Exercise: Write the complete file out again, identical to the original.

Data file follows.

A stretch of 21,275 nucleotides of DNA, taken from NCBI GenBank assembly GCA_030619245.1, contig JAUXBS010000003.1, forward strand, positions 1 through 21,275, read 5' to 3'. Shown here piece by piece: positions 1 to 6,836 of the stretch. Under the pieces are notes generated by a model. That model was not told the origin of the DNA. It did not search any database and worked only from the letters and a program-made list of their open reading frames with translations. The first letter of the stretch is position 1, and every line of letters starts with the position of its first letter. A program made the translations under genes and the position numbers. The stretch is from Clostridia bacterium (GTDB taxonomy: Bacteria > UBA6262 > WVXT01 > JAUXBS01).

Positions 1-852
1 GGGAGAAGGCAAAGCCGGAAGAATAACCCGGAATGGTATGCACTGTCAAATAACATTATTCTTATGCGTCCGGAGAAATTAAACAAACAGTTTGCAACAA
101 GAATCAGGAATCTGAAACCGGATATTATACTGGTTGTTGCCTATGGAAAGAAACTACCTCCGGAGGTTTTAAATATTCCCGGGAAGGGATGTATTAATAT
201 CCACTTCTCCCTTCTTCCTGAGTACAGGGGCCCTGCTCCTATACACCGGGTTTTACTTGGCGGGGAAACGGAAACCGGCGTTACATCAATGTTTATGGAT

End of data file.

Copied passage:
A stretch of 21,275 nucleotides of DNA, taken from NCBI GenBank assembly GCA_030619245.1, contig JAUXBS010000003.1, forward strand, positions 1 through 21,275, read 5' to 3'. Shown here piece by piece: positions 1 to 6,836 of the stretch. Under the pieces are notes generated by a model. That model was not told the origin of the DNA. It did not search any database and worked only from the letters and a program-made list of their open reading frames with translations. The first letter of the stretch is position 1, and every line of letters starts with the position of its first letter. A program made the translations under genes and the position numbers. The stretch is from Clostridia bacterium (GTDB taxonomy: Bacteria > UBA6262 > WVXT01 > JAUXBS01).

Positions 1-852
1 GGGAGAAGGCAAAGCCGGAAGAATAACCCGGAATGGTATGCACTGTCAAATAACATTATTCTTATGCGTCCGGAGAAATTAAACAAACAGTTTGCAACAA
101 GAATCAGGAATCTGAAACCGGATATTATACTGGTTGTTGCCTATGGAAAGAAACTACCTCCGGAGGTTTTAAATATTCCCGGGAAGGGATGTATTAATAT
201 CCACTTCTCCCTTCTTCCTGAGTACAGGGGCCCTGCTCCTATACACCGGGTTTTACTTGGCGGGGAAACGGAAACCGGCGTTACATCAATGTTTATGGAT